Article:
Design, art, photography and even typography, are aesthetic fields that demand a unique perspective that only the gifted few can create, but will find great resonance with many. The aesthetics found in art and design defies rigidity, and boldly expresses its beauty in non-conformance.
As a retired artist, I retain my artistic sensibilities, because they help me in my current role as a creative director, copywriter, and educator. I am gratefully gifted with the gift of seeing things in a unique perspective, one shared by my creative peers. Even as I no longer meld the ink on a brush to paper as I did once as a Chinese painter, I am appreciative and admire those of my peers who bravely carry on the lineage of artistic expression. It is these peers of mine who inspire many, like me.
There are some, however, without the same artistic perspective, might imagine that aesthetics, whether in design, or art, or sculpture, or photography, is something uniform and conforming in nature. They would imagine a cube, a square, a centered portrait in a photograph, to be their own ideas of aesthetics.
How wrong they are! Let me very briefly show a few examples of art, sculpture and even iconography, which relies on non-uniformity, in a way that might at first seem unbalanced, but ultimately aesthetic, beautiful, and lasting.
The famous painting by 19th century Japanese artist Hokusai, the “Great wave off Kanagawa”, has been immortalized in many postcards, poster prints, wallpapers, and so on. If we look at the painting, there is a bold dynamism in the waves. If we apply the “rule of thirds” grid over the painting, you can immediately see where the bold waves sit on the grid.
The Italian Jesuit missionary Guiseppe Castiglione, who would find residence and recognition in Ching Emperor Qianlong’s court in the 18th century, as a painter who married his Western expressions with the Chinese painting style. His paintings are exhibited in museums worldwide. In one of his lesser seen paintings of birds and flowers, you can see again, there is no symmetry, which in turn creates a beautiful expression that values this as art, and not mere craft.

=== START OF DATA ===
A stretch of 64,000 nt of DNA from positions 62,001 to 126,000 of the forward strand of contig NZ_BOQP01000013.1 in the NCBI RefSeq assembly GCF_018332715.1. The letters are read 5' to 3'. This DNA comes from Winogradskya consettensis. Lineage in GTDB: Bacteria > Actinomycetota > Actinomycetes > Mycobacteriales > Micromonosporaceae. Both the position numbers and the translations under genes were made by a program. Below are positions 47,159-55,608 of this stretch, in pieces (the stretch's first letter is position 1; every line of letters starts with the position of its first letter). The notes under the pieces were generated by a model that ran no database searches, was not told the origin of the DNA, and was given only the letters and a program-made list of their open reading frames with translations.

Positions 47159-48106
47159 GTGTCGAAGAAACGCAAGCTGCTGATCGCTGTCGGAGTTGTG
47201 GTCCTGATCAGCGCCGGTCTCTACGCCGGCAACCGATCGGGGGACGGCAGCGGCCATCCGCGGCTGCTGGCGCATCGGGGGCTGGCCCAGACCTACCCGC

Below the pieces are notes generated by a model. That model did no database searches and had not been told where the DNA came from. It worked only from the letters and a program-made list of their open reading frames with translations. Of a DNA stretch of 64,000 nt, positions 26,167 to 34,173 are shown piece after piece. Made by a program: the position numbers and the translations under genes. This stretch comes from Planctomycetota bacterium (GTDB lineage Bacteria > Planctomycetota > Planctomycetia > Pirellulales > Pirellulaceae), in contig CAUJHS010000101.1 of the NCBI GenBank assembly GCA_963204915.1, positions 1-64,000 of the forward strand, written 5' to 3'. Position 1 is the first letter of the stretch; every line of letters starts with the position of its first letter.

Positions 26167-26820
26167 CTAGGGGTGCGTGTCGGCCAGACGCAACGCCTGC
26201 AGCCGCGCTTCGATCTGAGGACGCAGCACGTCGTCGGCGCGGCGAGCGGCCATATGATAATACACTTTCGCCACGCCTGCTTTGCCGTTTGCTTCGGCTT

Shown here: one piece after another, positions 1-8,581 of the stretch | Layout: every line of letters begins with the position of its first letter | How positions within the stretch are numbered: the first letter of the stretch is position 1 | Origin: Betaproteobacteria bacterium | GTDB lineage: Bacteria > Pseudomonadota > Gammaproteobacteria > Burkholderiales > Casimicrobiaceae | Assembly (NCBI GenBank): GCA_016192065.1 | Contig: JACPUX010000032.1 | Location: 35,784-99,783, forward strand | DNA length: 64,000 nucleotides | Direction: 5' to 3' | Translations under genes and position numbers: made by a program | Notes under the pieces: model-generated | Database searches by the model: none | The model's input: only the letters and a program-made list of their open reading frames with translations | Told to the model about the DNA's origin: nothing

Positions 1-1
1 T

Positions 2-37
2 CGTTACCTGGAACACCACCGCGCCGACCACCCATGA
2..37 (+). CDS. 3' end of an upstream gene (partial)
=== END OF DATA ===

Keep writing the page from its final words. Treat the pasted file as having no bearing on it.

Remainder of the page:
When I traveled to the Vatican in Rome sometime ago, I was awe-struck at the magnificent art found in the mesmerizing sacred grounds. These masterpieces reminded us that the greatest of artists saw something in real life and in nature, and then magnified what they saw to present to us something that would allow even mere mortals to see greatness in aesthetics. One such piece is the sculpture of Trajan priest Laocoön and his sons, by Greek sculptors in the 1st century. Look closely at the statue, and see not just its fluid human forms, but the dynamism of the entities within the collective sculpture.
Some of the greatest arts are also found in iconography, which to many, would be artistic expressions, but to those faithful, they are spiritual writings. Again, in this icon of the Theotokos Iverskaya, a Russian Orthodox icon, you can see from an artistic perspective, when you view it through the grid of thirds.
These are just some random samples from the truly aesthetic creative and artistic expressions out there, that show how the greatest of artists, sculptors, and even photographers and typographers, have sought to find beauty in fluidity and dynamism, and to present to us things we may not see due to our own myopia.
But the ultimate creative and aesthetic expression has to be found in nature. Have you seen anything uniform in nature? None. Every leaf has a unique pattern that differs from the next. Your fingers have different fingerprints from mine. Every landscape on earth is fluid and visually non-conforming. The musculature on a stallion is strangely fluid and dynamic, and certainly not blocky nor artificially constrained.
The next thing you step out of your abode, look around you, and see things in a different perspective. You may just trail the footsteps of the great artists before you, and find their vision in almost everything out there in a whole new aesthetic perspective.